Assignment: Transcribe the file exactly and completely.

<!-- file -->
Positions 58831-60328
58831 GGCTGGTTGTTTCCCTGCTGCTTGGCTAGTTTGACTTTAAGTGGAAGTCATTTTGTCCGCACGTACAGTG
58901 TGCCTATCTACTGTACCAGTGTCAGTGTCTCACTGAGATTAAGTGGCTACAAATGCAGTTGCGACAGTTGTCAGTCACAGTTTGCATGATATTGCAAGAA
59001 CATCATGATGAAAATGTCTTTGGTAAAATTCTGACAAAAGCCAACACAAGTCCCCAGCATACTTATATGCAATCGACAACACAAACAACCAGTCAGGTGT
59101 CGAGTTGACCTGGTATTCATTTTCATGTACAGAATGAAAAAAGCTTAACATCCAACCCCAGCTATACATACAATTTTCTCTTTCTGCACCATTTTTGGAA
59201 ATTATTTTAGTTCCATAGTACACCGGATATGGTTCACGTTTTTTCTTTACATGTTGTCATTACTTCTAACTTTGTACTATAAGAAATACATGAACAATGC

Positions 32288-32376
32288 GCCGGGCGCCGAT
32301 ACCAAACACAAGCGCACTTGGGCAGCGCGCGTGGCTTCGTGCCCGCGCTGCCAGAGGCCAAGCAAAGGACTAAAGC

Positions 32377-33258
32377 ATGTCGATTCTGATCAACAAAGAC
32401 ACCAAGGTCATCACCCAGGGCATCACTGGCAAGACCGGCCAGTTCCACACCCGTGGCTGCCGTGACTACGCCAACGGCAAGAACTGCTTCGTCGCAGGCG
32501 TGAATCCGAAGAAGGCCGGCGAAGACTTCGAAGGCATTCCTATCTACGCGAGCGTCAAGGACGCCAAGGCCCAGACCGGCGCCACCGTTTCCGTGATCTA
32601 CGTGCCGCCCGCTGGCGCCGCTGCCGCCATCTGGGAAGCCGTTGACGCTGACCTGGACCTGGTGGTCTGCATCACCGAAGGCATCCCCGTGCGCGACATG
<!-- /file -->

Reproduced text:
Positions 58831-60328
58831 GGCTGGTTGTTTCCCTGCTGCTTGGCTAGTTTGACTTTAAGTGGAAGTCATTTTGTCCGCACGTACAGTG
58901 TGCCTATCTACTGTACCAGTGTCAGTGTCTCACTGAGATTAAGTGGCTACAAATGCAGTTGCGACAGTTGTCAGTCACAGTTTGCATGATATTGCAAGAA
59001 CATCATGATGAAAATGTCTTTGGTAAAATTCTGACAAAAGCCAACACAAGTCCCCAGCATACTTATATGCAATCGACAACACAAACAACCAGTCAGGTGT
59101 CGAGTTGACCTGGTATTCATTTTCATGTACAGAATGAAAAAAGCTTAACATCCAACCCCAGCTATACATACAATTTTCTCTTTCTGCACCATTTTTGGAA
59201 ATTATTTTAGTTCCATAGTACACCGGATATGGTTCACGTTTTTTCTTTACATGTTGTCATTACTTCTAACTTTGTACTATAAGAAATACATGAACAATGC

Positions 32288-32376
32288 GCCGGGCGCCGAT
32301 ACCAAACACAAGCGCACTTGGGCAGCGCGCGTGGCTTCGTGCCCGCGCTGCCAGAGGCCAAGCAAAGGACTAAAGC

Positions 32377-33258
32377 ATGTCGATTCTGATCAACAAAGAC
32401 ACCAAGGTCATCACCCAGGGCATCACTGGCAAGACCGGCCAGTTCCACACCCGTGGCTGCCGTGACTACGCCAACGGCAAGAACTGCTTCGTCGCAGGCG
32501 TGAATCCGAAGAAGGCCGGCGAAGACTTCGAAGGCATTCCTATCTACGCGAGCGTCAAGGACGCCAAGGCCCAGACCGGCGCCACCGTTTCCGTGATCTA
32601 CGTGCCGCCCGCTGGCGCCGCTGCCGCCATCTGGGAAGCCGTTGACGCTGACCTGGACCTGGTGGTCTGCATCACCGAAGGCATCCCCGTGCGCGACATG